--the presence of noise intrinsically related to the discontinuous and non-deterministic nature of the magnetization process of a ferromagnetic: Barkausen noise.

--the fact that the magnetic field orientation reference is relative to the current, which is an implementation constraint.

--temperature highly dependent on the average resistivity and the magnetoresistance δ (typically 1000 ppm/░ C.) of this type of alloy close to the ambient temperature.

--a low average resistivity of the order of a few tens of μΩ.cm implying complex transducer geometries (coils) in order to achieve resistance values that are easy to measure. Moreover, this excludes the construction of detectors in which the current circulates perpendicular to the plane of the thin layer. This possibility may be very interesting from the integration point of view, particularly in the magnetic recording field as described in French Patent request number 90 09301.

Devices are also known using metallic magnetic multi-layers with larger effects where δ=0.1 (at ambient temperature and for the same values of the saturation field)--independently of the relative orientation of current magnetization, but without correcting the other weaknesses mentioned. In particular, concerning the variation with temperature and the low value of the average resistivity.

It has also been observed that the conductance of a metal/insulation metal tunnel junction in which two electrodes consist of itinerant ferromagnetics, where itinerant means that electrons carrying magnetic movement participate in electrical conduction (typically 3d magnetic metals and their alloys) depends on the relative orientation of magnetization vectors on each side of the barrier. More precisely, if θ is the angle between these two vectors and d is the barrier width, the conductance is: ##EQU1##

where λ is tunnel length that depends on the material, typically between 1 and 100 nanometers, and Δ is a modulation amplitude between 0 and 1. The term G0 is a constant.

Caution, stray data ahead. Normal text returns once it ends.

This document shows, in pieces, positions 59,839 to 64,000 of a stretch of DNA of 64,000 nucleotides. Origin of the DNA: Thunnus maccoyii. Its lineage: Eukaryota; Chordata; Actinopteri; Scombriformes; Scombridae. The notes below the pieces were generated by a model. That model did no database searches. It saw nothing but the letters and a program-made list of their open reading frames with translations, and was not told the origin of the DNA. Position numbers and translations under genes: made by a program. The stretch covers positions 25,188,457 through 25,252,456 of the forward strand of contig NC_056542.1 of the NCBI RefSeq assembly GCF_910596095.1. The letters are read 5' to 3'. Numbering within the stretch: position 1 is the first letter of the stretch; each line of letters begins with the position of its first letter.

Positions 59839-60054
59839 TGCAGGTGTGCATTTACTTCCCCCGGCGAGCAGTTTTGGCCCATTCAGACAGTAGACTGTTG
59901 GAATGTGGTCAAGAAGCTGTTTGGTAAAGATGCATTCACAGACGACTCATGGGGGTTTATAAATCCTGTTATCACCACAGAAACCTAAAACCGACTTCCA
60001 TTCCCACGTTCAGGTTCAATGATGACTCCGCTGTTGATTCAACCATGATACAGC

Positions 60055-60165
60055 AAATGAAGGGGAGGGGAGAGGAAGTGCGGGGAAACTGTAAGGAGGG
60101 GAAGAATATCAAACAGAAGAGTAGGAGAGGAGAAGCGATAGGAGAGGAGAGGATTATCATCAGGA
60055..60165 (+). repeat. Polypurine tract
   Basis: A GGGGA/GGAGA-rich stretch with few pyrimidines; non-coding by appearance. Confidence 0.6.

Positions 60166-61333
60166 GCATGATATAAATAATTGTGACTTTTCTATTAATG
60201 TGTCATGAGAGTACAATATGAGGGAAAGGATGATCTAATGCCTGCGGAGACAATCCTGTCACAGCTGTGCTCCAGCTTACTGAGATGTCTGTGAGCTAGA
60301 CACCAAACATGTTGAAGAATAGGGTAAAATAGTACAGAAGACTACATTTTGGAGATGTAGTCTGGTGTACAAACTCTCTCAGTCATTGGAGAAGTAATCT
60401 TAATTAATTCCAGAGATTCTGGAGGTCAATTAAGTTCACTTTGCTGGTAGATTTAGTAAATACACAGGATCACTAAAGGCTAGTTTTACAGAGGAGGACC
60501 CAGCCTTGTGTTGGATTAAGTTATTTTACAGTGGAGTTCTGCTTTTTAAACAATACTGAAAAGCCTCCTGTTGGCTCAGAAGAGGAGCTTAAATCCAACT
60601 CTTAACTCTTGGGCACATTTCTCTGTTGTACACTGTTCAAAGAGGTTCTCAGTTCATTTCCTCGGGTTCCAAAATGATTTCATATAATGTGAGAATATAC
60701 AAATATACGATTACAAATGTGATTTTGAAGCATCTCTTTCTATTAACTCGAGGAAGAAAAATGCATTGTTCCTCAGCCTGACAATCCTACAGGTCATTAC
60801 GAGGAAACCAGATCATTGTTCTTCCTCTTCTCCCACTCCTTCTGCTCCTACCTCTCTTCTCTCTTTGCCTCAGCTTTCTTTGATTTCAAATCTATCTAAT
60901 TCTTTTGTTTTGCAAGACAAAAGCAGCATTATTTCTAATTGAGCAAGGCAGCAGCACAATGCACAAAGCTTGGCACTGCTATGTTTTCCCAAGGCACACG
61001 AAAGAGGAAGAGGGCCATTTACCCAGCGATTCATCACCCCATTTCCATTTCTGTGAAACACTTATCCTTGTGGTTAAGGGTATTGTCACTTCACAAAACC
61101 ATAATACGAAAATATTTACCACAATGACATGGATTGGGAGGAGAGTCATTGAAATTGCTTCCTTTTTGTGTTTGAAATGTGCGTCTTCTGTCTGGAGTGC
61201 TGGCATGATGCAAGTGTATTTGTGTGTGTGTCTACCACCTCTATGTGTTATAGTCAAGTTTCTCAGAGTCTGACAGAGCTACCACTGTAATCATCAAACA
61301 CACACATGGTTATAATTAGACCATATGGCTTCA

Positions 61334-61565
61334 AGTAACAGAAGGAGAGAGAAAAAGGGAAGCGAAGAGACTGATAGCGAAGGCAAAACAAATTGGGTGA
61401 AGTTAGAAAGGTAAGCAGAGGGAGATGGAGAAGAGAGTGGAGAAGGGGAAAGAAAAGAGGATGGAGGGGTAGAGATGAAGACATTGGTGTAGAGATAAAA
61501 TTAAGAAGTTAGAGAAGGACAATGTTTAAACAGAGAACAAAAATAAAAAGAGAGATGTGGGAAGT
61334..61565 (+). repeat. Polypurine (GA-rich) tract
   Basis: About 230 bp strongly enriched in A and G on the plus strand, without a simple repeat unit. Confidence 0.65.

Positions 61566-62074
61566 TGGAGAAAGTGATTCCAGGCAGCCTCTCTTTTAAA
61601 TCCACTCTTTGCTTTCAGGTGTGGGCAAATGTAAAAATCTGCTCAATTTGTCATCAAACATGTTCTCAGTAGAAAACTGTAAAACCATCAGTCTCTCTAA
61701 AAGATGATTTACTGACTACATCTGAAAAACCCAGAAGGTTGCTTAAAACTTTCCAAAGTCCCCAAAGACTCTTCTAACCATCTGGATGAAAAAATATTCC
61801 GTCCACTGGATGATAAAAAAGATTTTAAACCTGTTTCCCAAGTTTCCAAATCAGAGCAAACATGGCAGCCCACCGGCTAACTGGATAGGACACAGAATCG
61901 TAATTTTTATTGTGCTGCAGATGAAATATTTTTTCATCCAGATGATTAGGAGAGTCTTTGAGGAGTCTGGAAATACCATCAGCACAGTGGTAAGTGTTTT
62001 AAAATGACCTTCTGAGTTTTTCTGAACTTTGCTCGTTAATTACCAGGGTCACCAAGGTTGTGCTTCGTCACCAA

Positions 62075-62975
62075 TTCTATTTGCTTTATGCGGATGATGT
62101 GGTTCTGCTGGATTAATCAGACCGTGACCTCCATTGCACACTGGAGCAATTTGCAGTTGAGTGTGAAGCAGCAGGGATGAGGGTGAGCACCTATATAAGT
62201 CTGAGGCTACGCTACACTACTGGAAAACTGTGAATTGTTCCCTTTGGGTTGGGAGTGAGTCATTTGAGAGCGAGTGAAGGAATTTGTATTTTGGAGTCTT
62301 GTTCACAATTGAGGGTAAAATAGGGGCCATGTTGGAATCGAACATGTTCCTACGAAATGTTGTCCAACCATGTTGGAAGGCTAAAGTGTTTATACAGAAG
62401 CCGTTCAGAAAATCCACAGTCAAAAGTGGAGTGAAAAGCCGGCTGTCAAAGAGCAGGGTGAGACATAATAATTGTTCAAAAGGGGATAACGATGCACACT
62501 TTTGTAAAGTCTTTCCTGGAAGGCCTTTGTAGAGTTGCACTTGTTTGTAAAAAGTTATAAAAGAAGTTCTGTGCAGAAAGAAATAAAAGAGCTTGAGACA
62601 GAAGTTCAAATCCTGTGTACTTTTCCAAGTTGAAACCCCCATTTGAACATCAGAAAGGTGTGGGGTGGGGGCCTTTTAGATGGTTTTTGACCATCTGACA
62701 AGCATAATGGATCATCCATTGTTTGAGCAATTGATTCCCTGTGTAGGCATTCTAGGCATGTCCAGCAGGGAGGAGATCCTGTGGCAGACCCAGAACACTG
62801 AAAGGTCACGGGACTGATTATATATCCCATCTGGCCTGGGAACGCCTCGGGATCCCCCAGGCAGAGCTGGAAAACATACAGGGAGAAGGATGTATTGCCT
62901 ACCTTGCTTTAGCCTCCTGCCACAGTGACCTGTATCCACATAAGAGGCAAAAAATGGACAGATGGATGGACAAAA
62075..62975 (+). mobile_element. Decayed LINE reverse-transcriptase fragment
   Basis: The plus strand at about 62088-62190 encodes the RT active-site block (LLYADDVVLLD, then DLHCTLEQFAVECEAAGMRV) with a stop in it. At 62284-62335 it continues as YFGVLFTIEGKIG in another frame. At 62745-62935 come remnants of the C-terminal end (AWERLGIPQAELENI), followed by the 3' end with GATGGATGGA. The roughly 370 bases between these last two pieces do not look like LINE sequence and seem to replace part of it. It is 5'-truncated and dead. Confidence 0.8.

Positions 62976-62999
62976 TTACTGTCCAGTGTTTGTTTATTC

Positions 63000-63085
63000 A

The document T. MIYAZAKI et al. J.M.M.M. 98, L7 (1991) contains a list of values of Δ observed to date, from which a maximum effect Δ=0.14 is deduced at ambient temperature for an Ni82 Fe18 /Al2 O3 /Co junction.

It is also well established that co-evaporation or co-atomization methods can be used to make thin layers consisting of a dispersion of fine magnetic metallic particles in various insulating matrices (Al2 O3, SiO2, BN . . .). For metal phase fractions by volume of less than 50%, in the case in which metal and insulating phases cannot be mixed, and if these materials are deposited on an unheated substrate, quasi-spherical particles are generally obtained with a diameter of a few tens of Angstroms completely insulated from each other by the insulating matrix that may be amorphous (SiO2, Al2 O3) or crystallized (BN). Under these conditions, and as demonstrated experimentally for the Ni/SiO2 system in the document written by J. I. GITTLEMAN et al, Phys. Rev. B5 (9), 3609 (1972), the system may simultaneously have a superparamagnetic behavior and electrical conductivity in low field dominated by the tunnel effect between particles.

The superparamagnetism concept refers to the fact that each magnetic particle behaves like a classical magnetic moment of value VMS (where V is the volume of the particle and MS is the magnetization of the constituent magnetic material), in which the orientation fluctuates thermally with a characteristic time: ##EQU2##

where τ0 is a constant that varies little with the material and is of the order of 10-10 s, and Eb is an activation energy related to the various magnetic particle anisotropies. The term ek is a constant. For a particle with uniaxial anisotropy:

E0 =KuV                                               (4)

where Ku is the anisotropic constant and V is the particle volume. Note that proportionality of Eb to the particle volume goes beyond the special case of activation energy associated with anisotropy.

SUMMARY OF THE INVENTION

The invention takes advantage of the properties of this type of thin composite layer to enable the manufacture of magnetic transducers.

Therefore the invention concerns a magnetoresistive transducer characterized in that it has at least one layer of composite material containing particles of magnetic material in a non magnetic and insulating or semiconductor material, and two deposited electrodes.